The RFC was established in 1932 and by 1934 had purchased preferred stock from over four thousand banks. Unlike most preferred shareholders, the RFC also gained voting rights. The idea of an RFC-like approach would be to increase the level of capital in the banking sector and thereby expand the sector’s lending capacity. While most of the public discussion of remedies to the current situation has centered on how the government might purchase assets, the provision of capital to lenders may be just as important. To the extent that a program to purchase mortgage related assets is established, the sale of these assets is likely to crystallize losses and reduce regulatory capital. Some institutions would be able to absorb these losses, but others would either fall below regulatory minimums unless they are able to raise additional capital. Either way, the amount of credit these institutions would be able to extend would be diminished, with adverse consequences for growth. Providing capital would offset the significant slowing in lending now underway. From the standpoint of total credit available in the economy, providing capital that could be leveraged by ten times or so would allow the government to lend significantly more—through banks—than simply borrowing in the Treasury market and purchasing the assets directly.

Each of these three solutions presents an interesting alternative. The key in my mind is the process and structure the government uses to acquire these so-called assets. The most logical method would be to implement a reverse auction whereby the government could present a maximum bid (which should be something really low like $0.65 on the dollar) on a given type of asset, and accept bids starting with the lowest first until the predetermined capacity of the program is reached or the cap on bids is hit. I am a big believer that something needs to be done, something analogous to cutting off the leg to save the man type of thing.

Even though the pain in financials has been severe we must remember that financials are only a part of the bigger picture. The economic and market landscape has changed in some very important ways in the last few months. Much clearer signs of slowing in the non-US economies (particularly in the developed world) have turned what still looked at the start of the year like an environment where US weakness was dominant, to one with much more of the flavor of a global slowdown. The market has responded in two ways. First, it has downgraded non-US growth views relative to the US, pushing rates in many of the majors down relative to the US, fuelling a dollar rally and punishing equities with greater non-US exposure. Second, it has also for the first time traded across assets in ways traditionally consistent with a broad global slowdown, with commodities falling, equities underperforming bonds, cyclical stocks being hit hard, inflation breakevens dropping sharply, growth sensitive currencies being hit, and bonds doing well. My view has long been that what determines the resilience of non-US economies in US slowdowns has much less to do with the direct transmission of US weakness to the rest of the world and more to whether the underlying shocks that are driving weakness are local to the US or global in nature. And it is on that front that things have really changed.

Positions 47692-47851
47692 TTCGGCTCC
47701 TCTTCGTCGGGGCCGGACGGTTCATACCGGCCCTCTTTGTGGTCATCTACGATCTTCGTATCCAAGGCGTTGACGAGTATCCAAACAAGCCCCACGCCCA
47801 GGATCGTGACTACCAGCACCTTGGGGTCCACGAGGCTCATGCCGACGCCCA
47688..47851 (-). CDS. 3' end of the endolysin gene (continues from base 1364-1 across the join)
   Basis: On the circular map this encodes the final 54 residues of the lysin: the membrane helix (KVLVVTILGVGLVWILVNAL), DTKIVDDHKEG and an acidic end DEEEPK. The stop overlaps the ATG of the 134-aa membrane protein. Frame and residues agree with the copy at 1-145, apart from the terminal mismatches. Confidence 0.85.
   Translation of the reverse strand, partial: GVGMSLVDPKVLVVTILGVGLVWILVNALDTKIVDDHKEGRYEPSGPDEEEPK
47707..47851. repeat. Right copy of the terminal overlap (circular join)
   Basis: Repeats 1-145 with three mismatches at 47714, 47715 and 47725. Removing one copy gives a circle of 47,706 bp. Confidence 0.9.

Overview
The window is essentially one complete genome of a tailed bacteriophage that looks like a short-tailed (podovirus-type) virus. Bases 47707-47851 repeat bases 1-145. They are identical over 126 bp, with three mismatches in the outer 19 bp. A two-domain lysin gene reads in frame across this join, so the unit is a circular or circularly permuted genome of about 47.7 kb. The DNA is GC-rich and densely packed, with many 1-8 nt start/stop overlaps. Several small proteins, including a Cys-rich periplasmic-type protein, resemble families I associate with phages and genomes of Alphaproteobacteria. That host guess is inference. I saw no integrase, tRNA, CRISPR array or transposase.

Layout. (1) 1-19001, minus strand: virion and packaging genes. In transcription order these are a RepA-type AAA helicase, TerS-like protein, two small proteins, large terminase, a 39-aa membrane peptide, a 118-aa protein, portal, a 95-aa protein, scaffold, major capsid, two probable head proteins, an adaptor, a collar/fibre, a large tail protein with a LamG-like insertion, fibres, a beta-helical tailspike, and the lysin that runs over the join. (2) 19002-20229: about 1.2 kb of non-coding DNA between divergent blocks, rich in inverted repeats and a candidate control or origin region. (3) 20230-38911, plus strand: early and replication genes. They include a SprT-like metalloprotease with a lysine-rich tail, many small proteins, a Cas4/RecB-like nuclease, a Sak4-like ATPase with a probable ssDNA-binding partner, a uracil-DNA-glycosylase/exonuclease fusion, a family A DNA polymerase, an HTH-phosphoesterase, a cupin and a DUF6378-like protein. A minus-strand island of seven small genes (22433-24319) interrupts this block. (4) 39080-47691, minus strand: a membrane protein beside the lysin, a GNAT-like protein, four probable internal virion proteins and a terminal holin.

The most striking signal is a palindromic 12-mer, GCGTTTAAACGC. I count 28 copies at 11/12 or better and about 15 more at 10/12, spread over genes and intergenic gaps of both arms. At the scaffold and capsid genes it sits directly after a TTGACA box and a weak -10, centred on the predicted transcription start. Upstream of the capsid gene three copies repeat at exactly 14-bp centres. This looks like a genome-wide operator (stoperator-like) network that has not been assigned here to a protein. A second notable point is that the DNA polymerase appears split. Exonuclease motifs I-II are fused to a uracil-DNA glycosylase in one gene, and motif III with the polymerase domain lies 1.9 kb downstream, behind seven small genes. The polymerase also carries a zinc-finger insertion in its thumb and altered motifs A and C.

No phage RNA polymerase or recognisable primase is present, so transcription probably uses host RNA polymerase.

In the early stages of the US housing market adjustment, the shocks hitting the global economy seemed primarily US-based – emanating from the collapse of the US housing bubble. The drag from this source has weighed on the non-US economy (the improving trade balance is a partial measure of how much the US has exported its slowdown to its trading partners). But much of the new pressure outside the rest of the world reflects the fact that over the last 12-18 months, a broader set of shocks has appeared.

In terms of housing vulnerability, the US, New Zealand, the UK and South Africa are already seeing real house price declines. Furthermore, within the Eurozone, Spain and Ireland have also seen house price depreciation. Although the price dynamics are less clear, China’s property market has also started to come under pressure after a long bull run. Parts of Eastern Europe in particular the Baltics, are showing sharp turns after having built up sizable imbalances. Much of continental Europe, Japan and many other Asian economies look less exposed.